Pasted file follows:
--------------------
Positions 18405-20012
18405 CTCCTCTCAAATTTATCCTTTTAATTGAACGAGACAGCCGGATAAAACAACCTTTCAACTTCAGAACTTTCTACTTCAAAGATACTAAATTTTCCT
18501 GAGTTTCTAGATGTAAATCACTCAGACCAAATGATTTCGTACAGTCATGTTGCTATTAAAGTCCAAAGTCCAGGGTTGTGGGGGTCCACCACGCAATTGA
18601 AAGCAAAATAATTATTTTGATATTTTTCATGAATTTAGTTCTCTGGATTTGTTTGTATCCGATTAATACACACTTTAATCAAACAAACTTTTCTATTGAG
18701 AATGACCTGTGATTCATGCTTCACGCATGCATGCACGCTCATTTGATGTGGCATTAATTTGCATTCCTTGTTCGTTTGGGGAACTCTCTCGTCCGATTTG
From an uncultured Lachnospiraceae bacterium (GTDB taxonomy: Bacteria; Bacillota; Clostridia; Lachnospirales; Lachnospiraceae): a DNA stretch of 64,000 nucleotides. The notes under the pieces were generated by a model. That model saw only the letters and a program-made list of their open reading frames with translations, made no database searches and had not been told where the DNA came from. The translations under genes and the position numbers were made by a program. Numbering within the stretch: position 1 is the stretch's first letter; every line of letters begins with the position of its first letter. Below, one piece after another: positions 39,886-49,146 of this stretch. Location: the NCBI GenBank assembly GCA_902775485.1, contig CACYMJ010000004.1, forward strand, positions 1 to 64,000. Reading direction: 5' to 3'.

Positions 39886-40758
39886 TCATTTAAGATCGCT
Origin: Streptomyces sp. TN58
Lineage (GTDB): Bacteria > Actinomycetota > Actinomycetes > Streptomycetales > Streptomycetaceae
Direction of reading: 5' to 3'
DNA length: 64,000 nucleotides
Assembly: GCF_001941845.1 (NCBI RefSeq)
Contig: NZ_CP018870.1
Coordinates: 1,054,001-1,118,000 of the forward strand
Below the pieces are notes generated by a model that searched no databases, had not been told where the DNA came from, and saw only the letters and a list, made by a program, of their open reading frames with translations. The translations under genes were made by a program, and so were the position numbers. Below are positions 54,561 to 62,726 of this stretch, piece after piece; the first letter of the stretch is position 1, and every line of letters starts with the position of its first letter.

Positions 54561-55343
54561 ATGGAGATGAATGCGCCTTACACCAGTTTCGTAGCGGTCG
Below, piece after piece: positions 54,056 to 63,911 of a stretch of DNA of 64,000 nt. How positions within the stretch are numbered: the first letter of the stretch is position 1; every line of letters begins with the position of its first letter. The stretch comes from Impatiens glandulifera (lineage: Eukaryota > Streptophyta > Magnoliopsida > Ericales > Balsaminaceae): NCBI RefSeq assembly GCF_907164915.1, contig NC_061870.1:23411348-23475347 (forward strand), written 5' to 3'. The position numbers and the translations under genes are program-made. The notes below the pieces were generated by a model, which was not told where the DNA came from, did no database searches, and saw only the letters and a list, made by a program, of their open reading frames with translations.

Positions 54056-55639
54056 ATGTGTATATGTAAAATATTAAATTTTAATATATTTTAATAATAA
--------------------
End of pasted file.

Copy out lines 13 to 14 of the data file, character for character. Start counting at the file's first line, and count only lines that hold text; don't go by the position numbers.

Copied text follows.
Assembly: GCF_001941845.1 (NCBI RefSeq)
Contig: NZ_CP018870.1